90
Principal Arterial/expressway
95
 
d. Overall standard deviation, SO, shall be 0.44 for all designs.
 
e. An adjustment to the structural layer coefficients for drainage conditions will not normally be needed for new construction. (Less than the fair drainage assumed under the CDOT method would not be allowed under new construction). In no case will structural layer coefficients be modified by a factor greater than 1.0. In those instances where, due to existing constraints or physical conditions, occasional moisture levels within the base or sub-base may approach saturation, the following factors will apply:
 



quality of drainage
percent of time pavement is exposed to moisture levels approaching saturation
 
 
< 1%
 
1 - 5%
 
5 - 25%
fair
1.0
1.0
0.80
poor
1.0
0.80
0.60
very poor
0.95
0.75
0.40
 
f. Strength coefficients per one inch layer of a given material for layered pavement design purposes shall be as follows:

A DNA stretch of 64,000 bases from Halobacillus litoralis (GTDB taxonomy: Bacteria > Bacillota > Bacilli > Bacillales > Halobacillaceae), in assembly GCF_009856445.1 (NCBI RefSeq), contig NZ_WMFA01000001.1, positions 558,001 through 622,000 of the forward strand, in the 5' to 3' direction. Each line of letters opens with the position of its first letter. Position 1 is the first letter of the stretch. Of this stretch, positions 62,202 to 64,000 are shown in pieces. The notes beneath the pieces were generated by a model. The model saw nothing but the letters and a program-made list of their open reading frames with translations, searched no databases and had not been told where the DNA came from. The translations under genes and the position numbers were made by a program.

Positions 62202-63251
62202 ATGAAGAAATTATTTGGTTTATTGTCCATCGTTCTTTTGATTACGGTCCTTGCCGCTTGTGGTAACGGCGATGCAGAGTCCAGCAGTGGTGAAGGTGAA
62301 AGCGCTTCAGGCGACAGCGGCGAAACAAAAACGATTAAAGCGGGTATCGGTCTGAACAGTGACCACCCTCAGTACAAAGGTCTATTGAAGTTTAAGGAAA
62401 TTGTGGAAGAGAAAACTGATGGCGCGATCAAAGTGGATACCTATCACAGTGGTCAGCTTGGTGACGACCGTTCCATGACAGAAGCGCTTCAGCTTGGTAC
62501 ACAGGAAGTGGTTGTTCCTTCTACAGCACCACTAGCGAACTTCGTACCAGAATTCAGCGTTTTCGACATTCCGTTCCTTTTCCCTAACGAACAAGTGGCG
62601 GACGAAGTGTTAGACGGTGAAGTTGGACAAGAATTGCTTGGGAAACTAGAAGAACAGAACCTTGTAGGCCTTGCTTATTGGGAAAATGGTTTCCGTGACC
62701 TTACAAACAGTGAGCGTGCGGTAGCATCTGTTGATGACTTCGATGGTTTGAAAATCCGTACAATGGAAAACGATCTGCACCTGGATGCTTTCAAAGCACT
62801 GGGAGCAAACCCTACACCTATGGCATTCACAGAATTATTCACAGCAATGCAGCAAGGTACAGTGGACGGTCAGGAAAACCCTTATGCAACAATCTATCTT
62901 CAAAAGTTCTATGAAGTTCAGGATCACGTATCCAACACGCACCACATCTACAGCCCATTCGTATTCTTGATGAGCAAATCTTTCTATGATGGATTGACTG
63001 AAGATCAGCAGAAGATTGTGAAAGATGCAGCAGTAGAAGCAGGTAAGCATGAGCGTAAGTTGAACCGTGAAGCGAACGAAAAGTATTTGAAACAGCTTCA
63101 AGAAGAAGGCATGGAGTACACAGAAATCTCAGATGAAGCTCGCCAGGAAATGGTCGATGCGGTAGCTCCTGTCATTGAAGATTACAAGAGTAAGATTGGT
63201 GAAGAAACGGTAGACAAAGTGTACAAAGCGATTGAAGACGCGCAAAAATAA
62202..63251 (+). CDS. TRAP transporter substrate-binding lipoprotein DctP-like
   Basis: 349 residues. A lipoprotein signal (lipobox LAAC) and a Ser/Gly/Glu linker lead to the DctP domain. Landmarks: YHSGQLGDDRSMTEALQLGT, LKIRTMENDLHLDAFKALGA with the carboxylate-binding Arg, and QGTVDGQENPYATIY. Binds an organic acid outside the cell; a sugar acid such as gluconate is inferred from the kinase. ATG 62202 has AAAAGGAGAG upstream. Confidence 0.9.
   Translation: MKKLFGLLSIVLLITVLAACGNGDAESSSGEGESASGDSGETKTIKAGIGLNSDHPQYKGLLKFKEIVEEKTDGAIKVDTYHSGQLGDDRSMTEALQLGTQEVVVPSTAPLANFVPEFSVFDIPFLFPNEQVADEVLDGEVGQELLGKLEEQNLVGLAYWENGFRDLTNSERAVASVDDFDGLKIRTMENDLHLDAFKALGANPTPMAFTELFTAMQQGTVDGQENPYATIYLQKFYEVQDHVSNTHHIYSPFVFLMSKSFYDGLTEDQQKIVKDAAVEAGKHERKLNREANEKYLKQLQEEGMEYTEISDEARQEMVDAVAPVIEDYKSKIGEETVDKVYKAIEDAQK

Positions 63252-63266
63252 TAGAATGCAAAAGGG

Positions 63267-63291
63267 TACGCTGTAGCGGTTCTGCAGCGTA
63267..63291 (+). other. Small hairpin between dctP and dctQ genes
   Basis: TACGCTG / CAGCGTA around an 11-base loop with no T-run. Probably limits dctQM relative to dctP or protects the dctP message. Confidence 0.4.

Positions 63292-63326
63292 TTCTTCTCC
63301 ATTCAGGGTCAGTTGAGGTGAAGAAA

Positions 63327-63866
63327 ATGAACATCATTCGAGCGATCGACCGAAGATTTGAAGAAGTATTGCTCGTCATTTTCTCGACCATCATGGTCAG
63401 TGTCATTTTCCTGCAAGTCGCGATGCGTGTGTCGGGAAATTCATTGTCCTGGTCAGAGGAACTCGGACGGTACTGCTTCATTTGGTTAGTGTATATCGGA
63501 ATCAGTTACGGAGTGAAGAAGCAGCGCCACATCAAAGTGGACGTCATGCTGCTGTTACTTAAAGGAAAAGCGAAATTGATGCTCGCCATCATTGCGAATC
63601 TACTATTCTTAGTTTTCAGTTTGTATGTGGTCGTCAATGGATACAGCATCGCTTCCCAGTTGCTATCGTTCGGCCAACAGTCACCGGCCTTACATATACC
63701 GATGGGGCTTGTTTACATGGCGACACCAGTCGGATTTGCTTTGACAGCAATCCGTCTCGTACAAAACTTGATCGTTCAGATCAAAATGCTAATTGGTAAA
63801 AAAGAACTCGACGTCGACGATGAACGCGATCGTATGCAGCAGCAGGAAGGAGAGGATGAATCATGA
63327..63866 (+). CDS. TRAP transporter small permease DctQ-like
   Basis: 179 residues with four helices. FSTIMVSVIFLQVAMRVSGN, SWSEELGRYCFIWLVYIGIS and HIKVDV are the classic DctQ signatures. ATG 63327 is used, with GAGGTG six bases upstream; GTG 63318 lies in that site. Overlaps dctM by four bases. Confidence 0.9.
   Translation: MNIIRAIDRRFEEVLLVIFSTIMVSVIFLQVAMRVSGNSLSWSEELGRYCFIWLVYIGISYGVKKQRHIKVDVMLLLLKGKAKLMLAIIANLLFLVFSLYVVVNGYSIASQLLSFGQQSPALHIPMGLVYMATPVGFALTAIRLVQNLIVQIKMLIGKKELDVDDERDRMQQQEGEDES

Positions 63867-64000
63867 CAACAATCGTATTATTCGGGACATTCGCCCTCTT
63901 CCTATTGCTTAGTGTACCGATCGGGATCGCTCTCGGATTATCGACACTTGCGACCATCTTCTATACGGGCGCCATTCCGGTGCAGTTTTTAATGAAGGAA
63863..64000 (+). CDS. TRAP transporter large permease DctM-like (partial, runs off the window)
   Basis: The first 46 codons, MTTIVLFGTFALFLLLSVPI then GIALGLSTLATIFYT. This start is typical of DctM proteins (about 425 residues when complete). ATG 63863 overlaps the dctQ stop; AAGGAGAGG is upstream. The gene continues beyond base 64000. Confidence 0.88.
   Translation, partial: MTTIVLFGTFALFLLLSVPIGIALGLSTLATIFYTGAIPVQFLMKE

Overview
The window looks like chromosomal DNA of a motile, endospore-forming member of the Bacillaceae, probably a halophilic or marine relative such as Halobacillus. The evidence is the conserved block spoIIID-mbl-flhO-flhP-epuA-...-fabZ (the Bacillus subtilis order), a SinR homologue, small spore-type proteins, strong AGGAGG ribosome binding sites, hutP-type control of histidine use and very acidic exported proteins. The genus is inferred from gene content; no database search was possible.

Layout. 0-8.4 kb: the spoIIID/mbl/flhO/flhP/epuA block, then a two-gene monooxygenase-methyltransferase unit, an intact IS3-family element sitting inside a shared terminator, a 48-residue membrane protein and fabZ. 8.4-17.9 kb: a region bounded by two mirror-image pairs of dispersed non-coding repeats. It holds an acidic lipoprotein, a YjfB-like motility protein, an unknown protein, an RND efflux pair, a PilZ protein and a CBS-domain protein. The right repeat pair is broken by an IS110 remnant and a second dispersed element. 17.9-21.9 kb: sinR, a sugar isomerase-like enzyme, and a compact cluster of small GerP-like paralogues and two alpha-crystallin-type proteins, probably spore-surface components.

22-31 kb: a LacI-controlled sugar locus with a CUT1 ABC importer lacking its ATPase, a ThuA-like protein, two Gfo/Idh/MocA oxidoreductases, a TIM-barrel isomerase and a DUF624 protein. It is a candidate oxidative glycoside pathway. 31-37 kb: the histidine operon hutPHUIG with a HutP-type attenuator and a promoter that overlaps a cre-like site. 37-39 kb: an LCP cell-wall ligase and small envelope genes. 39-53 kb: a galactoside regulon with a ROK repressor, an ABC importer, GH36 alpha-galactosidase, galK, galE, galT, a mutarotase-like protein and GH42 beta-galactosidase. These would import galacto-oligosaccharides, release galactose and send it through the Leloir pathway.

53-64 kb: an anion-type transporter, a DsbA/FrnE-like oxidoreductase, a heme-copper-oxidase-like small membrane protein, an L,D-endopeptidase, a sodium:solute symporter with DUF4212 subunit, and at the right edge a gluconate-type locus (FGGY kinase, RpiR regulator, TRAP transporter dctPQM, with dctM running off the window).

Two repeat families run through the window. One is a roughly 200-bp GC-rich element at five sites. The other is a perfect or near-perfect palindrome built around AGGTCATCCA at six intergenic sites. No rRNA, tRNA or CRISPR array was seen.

hot bituminous pavement
0.44
class 6 base course
0.12
class 2 sub-base course
0.10
 
Strength coefficients for specially treated base materials for design purposes must be approved by the Director of Public Works.
 

6.4 Full Depth Asphalt

 
Full depth asphalt designs will only be allowed with the approval of the Director of Public Works, and will not be allowed on clay sub-grade soils.

6.5 Layered Design Analysis

 
Layered structures (asphalt on aggregate base course) shall be designed in accordance with the principles shown in Figure 16 in Appendix 1. First, the structural number required over the sub- grade soil is computed. In the same way, the structural number required over the sub-base layer should also be computed, using the applicable strength values for each. By working with differences between the computed structural numbers required over each layer, the maximum allowable thickness of any layer can be computed. For example, the maximum allowable structural number for the sub-base material would be equal to the structural number required over the sub-base subtracted from the structural number required over the sub-grade soil. In a like manner, the structural numbers of the other layers may be computed. The thickness for the respective layers may then be determined as indicated in Appendix 1, Figure 15.